it proves very difficult, and there continues to be rising discontent with
the performance and responsiveness of public agencies. Many of these services
have been "privatized" and contracted out to independent businesses.
High Reliability Organizations
Complex organizations that require a high level of reliability are vulnerable
to "normal accidents"
(Perrow, 1984), inevitable failures due to the overly complicated and tight
control mechanisms in some organizations.
To evaluate peformance, criteria must be selected and then work sampled
and compared to developed standards (Scott . 352).
Cyert and March (1963) use an aspiration level perspective and argue that
organizational goals are a function of previous goals, experience with these
previous goals, and other organization's experience with these previous
goals. Thompson (1967) notes that the appropriate effectivess criteria
depends on how clear the standards and cause-effect relationships are known.
There are three basic types of indicators-- those based on outcomes, on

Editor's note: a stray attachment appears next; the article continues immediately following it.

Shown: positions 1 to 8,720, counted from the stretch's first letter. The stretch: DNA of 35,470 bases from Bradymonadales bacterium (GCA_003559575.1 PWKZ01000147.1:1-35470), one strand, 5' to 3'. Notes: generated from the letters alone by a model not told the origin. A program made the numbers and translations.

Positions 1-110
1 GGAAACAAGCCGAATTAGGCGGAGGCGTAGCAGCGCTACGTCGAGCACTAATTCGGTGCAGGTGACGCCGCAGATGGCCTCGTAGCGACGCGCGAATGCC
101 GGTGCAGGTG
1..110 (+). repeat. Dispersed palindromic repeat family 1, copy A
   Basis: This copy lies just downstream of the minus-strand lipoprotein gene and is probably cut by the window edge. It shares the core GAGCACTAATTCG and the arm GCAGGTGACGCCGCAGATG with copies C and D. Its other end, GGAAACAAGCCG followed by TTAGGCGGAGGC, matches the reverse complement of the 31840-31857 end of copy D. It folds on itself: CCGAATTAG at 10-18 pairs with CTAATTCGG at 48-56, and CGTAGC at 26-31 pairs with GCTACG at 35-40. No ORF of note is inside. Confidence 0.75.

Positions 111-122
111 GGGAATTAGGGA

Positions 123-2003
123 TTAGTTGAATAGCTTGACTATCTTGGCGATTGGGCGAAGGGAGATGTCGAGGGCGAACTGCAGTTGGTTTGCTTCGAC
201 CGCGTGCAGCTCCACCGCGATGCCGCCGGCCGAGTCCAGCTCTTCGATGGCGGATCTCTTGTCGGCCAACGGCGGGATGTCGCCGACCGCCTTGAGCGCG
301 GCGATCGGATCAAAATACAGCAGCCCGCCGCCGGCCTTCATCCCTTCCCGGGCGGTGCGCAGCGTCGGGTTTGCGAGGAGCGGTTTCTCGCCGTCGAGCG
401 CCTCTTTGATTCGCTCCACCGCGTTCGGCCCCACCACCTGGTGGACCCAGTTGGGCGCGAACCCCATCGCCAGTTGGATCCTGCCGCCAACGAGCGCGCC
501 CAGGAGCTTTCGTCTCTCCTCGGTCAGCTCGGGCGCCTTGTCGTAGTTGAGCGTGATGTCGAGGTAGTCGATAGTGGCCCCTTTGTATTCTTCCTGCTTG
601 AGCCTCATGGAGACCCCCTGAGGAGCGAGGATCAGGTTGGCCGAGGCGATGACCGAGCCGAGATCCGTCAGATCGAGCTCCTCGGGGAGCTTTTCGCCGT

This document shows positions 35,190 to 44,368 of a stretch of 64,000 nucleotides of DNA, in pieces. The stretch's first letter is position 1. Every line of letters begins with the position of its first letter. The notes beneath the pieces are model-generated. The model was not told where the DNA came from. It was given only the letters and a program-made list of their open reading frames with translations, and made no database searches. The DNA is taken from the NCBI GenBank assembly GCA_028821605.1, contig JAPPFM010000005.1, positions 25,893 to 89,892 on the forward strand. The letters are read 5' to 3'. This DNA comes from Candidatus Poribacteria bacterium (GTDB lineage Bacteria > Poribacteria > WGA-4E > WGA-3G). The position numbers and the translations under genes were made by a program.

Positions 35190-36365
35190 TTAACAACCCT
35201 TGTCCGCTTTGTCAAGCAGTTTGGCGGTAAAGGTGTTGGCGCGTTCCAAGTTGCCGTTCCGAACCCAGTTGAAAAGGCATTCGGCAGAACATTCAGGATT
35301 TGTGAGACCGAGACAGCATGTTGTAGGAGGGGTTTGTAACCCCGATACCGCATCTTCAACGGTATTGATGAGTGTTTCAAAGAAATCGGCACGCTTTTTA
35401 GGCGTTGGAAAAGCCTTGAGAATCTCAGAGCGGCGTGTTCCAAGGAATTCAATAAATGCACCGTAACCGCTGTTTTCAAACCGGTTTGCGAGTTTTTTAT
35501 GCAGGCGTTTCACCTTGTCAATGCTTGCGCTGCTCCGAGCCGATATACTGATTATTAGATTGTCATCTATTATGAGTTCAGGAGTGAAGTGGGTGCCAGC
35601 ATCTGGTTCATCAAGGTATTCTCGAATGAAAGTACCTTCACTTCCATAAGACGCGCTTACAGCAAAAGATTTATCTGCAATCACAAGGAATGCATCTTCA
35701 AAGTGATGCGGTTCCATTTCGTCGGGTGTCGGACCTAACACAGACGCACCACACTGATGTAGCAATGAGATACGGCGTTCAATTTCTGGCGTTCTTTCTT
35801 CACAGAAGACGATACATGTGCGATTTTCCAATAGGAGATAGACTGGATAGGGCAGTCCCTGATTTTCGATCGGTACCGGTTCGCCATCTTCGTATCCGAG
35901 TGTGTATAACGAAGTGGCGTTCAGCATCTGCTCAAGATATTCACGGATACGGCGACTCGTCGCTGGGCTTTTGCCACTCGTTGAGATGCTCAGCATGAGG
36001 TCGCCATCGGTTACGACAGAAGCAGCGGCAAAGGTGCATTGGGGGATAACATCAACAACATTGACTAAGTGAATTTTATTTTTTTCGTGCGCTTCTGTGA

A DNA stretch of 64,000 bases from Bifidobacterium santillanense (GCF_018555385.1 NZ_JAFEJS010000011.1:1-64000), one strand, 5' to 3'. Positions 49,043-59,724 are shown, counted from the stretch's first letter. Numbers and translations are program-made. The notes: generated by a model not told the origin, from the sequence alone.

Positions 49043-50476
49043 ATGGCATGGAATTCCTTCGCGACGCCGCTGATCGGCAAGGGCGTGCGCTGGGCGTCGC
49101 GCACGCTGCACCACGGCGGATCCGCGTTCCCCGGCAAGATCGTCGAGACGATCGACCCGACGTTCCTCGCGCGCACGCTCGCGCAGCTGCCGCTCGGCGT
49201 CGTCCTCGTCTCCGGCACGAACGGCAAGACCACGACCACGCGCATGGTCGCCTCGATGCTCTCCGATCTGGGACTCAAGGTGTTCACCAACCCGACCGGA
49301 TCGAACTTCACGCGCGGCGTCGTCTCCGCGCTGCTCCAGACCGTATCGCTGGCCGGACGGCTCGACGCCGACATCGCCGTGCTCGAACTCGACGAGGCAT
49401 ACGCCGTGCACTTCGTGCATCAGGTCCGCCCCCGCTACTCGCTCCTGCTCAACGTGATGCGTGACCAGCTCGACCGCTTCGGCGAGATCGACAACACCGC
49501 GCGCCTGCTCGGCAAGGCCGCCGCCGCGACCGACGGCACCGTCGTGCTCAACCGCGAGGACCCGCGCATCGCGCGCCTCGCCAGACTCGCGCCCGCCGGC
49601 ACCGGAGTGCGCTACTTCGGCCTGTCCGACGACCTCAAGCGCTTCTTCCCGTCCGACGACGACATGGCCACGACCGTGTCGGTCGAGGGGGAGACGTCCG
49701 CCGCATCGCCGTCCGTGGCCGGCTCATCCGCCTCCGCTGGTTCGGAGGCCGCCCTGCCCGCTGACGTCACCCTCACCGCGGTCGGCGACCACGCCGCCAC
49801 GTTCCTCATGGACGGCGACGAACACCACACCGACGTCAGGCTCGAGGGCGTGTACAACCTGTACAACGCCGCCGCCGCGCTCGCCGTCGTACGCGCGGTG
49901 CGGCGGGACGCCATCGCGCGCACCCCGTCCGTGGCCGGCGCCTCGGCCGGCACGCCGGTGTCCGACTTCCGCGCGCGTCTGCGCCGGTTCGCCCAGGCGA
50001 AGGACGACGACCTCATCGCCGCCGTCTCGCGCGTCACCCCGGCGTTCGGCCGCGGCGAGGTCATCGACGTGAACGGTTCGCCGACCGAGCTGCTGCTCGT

processes, and on structures (Scott p. 353).
Outcomes focus on materials or objects on which the organization has performed
some operation (Scott p. 353). These are the most common effectiveness measurements,
but can be the most difficult to define and measure and are not immune to
ambiguity and measurement error.
Process measures assess effort rather than effect (Scott p. 355). Some measure
work quantity or quality. Though they are in some respects a more pure measurement
of organizational performance, they are an assessment of conformity of a
given objective that can be decoupled from output performance (and ultimately
survival itself). Substituting process criteria for outcome criteria can
compromise service in some situations though.
"Structural indicators assess the capacity of the organization for
effective performance" (Scott p. 357). These are often include organizational
features (equipment age or type) or participant characteristics (degree